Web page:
- Aug 02, 2016
IFC's SmartLessons, Real Experiences, Real Development
International Financial Corporation takes a closer look at SafeCare's Private-Public-Partnership in the Ogun State in Nigeria.
PharmAccess is a group of non-profit organizations dedicated to improving access to quality healthcare in Africa. PharmAccess mobilizes public and private resources for the benefit of doctors and patients through clinical standards and quality improvements, loans for healthcare providers, health insurance, mHealth innovations and operational research.
This integrated approach is made possible by the following organizations:
The Ogun State Private Public Partnership with SafeCare was published in IFC.
Background: Since the 1990s, CBHIS have been implemented in several African countries, including Burkina Faso, Ghana, Rwanda, Senegal, and Tanzania, and some people see them as an “ideal” risk-pooling mechanism for minimizing catastrophic payments in low-resource settings, and ensuring responsiveness to local health needs. However, despite some major accomplishments in countries with strong national-government stewardship, most CBHIS have been limited in scope and success: they face major challenges with initiation, sustainability, and scale-up; they usually are unable to reach high levels of population coverage; and with small and fragmented risk pools, they most often require subsidies for poor and vulnerable segments of the population.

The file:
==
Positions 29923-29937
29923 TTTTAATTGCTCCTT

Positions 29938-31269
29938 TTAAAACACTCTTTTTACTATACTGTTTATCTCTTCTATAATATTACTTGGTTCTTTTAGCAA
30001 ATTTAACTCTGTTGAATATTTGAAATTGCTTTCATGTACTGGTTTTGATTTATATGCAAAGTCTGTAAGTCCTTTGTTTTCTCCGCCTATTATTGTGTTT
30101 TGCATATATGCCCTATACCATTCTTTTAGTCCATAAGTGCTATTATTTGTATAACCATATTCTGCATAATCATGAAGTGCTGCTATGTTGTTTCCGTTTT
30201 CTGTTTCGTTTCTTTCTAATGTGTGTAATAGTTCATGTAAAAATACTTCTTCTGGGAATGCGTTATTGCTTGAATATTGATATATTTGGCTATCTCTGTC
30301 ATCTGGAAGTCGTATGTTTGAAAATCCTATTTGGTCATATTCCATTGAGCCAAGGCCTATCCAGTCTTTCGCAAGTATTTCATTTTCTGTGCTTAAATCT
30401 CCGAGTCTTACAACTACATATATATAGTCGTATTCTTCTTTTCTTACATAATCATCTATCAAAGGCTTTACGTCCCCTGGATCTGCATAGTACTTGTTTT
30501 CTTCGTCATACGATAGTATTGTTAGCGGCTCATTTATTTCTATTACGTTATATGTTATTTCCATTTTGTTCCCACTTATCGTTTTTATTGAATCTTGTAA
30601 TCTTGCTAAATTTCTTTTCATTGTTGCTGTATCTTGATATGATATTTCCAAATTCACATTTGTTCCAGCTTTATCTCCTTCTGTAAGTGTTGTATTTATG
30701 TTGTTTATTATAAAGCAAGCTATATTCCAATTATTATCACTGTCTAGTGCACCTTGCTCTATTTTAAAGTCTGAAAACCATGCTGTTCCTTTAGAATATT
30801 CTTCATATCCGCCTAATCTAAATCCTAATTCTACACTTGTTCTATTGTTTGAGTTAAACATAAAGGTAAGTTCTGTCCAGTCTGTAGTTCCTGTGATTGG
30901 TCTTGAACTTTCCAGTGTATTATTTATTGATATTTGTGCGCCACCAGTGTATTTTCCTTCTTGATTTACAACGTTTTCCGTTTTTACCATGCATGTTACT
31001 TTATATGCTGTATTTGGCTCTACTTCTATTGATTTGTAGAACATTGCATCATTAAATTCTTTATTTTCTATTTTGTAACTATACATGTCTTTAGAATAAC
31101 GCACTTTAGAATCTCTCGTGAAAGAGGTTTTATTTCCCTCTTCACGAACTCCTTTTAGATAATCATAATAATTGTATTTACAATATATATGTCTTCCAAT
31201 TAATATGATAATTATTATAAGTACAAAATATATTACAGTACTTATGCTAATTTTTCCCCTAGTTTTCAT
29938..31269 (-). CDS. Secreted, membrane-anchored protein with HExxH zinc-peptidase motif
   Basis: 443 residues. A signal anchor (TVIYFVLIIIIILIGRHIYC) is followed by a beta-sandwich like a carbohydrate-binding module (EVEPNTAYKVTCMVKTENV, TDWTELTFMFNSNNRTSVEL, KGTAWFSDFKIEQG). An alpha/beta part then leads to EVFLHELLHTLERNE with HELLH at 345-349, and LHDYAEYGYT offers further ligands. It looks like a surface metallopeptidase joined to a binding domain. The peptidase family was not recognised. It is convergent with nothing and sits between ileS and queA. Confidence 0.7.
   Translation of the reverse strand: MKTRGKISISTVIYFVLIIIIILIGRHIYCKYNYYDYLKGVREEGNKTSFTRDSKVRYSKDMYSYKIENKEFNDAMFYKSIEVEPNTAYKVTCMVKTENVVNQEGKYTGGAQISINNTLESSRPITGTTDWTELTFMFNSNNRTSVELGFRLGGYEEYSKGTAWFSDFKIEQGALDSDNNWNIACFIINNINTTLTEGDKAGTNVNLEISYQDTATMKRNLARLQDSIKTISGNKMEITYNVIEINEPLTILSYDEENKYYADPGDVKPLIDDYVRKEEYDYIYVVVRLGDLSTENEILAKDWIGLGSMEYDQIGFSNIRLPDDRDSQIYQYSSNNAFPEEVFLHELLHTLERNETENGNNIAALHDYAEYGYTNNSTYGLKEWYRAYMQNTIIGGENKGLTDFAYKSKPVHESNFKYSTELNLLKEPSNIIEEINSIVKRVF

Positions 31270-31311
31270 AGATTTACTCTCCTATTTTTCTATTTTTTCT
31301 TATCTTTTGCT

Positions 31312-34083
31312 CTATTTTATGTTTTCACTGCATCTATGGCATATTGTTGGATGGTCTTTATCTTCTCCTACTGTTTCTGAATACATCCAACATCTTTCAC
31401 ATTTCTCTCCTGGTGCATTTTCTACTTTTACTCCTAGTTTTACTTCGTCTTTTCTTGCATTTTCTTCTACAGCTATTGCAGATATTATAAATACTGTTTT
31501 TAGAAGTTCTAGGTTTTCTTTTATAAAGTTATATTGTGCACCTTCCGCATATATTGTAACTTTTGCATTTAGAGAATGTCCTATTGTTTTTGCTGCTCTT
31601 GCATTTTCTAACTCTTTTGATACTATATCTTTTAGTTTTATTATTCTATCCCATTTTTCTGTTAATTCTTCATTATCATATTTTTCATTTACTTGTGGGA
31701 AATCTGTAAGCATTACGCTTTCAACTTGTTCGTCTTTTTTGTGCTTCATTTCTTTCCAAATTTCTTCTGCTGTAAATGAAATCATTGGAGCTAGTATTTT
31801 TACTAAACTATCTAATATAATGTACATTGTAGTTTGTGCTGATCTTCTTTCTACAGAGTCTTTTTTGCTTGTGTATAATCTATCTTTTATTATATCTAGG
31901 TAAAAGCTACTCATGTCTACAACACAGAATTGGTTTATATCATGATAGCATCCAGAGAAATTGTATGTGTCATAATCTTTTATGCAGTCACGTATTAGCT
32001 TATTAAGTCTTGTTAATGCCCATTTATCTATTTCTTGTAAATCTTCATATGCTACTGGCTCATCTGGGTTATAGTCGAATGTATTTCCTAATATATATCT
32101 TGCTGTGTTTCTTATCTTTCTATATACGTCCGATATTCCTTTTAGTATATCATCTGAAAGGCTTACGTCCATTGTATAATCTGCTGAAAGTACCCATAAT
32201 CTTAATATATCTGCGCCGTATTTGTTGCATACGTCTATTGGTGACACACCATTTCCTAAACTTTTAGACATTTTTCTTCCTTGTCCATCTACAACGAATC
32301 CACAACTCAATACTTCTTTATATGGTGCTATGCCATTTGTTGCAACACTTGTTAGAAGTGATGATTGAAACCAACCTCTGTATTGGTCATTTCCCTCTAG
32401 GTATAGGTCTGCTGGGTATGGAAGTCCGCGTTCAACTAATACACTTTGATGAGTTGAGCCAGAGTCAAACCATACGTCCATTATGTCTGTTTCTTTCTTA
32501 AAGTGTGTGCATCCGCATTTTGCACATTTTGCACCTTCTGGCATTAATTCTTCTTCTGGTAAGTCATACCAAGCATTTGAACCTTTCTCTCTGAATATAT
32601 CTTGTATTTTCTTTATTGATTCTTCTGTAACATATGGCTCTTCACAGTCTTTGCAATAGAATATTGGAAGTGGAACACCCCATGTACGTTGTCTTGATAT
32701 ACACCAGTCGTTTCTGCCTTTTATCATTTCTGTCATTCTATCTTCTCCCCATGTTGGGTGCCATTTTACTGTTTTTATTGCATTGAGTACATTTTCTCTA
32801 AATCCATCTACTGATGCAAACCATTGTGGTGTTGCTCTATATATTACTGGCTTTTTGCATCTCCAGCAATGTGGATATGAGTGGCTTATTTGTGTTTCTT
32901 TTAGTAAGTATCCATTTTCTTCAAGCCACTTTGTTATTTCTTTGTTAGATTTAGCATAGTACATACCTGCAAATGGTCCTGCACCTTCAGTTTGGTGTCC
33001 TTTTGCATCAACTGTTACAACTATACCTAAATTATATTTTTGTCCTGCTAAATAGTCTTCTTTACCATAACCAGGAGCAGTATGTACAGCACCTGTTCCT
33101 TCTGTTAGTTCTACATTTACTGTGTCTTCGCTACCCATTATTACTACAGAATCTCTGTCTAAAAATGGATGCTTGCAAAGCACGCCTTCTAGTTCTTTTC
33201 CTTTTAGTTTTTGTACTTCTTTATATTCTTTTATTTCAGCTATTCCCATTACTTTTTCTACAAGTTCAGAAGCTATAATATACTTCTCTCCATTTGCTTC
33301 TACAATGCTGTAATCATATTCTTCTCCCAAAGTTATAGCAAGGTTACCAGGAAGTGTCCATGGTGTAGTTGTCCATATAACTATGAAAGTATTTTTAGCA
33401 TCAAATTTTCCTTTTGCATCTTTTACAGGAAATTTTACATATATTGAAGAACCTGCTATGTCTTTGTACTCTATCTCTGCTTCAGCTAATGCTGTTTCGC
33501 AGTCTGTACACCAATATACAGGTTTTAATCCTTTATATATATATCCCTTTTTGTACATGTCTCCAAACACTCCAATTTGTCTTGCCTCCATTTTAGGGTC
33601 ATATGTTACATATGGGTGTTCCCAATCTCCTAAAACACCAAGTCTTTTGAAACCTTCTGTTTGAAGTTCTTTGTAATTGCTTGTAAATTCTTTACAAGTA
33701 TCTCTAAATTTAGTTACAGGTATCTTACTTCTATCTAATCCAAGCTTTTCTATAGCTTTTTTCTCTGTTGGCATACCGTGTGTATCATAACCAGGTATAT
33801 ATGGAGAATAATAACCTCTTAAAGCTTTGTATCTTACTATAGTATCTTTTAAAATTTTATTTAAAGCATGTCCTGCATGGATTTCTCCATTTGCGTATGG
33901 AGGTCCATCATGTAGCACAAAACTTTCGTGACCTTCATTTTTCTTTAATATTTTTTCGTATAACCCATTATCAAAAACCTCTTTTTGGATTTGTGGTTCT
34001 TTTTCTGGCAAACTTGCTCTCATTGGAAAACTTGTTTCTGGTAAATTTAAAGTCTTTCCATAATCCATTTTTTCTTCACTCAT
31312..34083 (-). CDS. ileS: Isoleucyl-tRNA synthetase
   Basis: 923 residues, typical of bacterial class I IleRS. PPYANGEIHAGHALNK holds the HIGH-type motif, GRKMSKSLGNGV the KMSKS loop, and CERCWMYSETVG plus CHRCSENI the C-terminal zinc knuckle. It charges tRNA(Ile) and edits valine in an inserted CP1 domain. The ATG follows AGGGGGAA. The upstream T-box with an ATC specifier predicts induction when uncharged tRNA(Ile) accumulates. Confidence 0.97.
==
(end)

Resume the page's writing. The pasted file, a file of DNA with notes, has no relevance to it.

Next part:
Findings: Lesson 1: Community participation is required for implementation of a successful state-sponsored health insurance scheme to promote social capital and ownership. Lesson 2: Successful schemes benefit from extensive learning and knowledge transfer. Lesson 3: To enhance continuity and ownership, it is essential for governments
to create a policy environment conducive to the support of any health-insurance scheme. Lesson 4: State-supported schemes benefit from high-level leadership: Involvement is bottom-up; commitment is top-down!
Conclusion: The NHIS has provided the required leadership for setting up the state schemes, providing a template for legislation, and offering to build the required ICT infrastructure, which will go a long way toward offsetting the impact of fragmentation in the development of the several state schemes. Enforcement of these back-end activities
through substantial financial incentives is a good omen. Adoption of community structures in governing these
schemes, as inherited from the original CBHIS designs, represents an essential innovation for marketing, enrollment, identification of the poor, and sometimes prevention of fraud.
Find the full article here.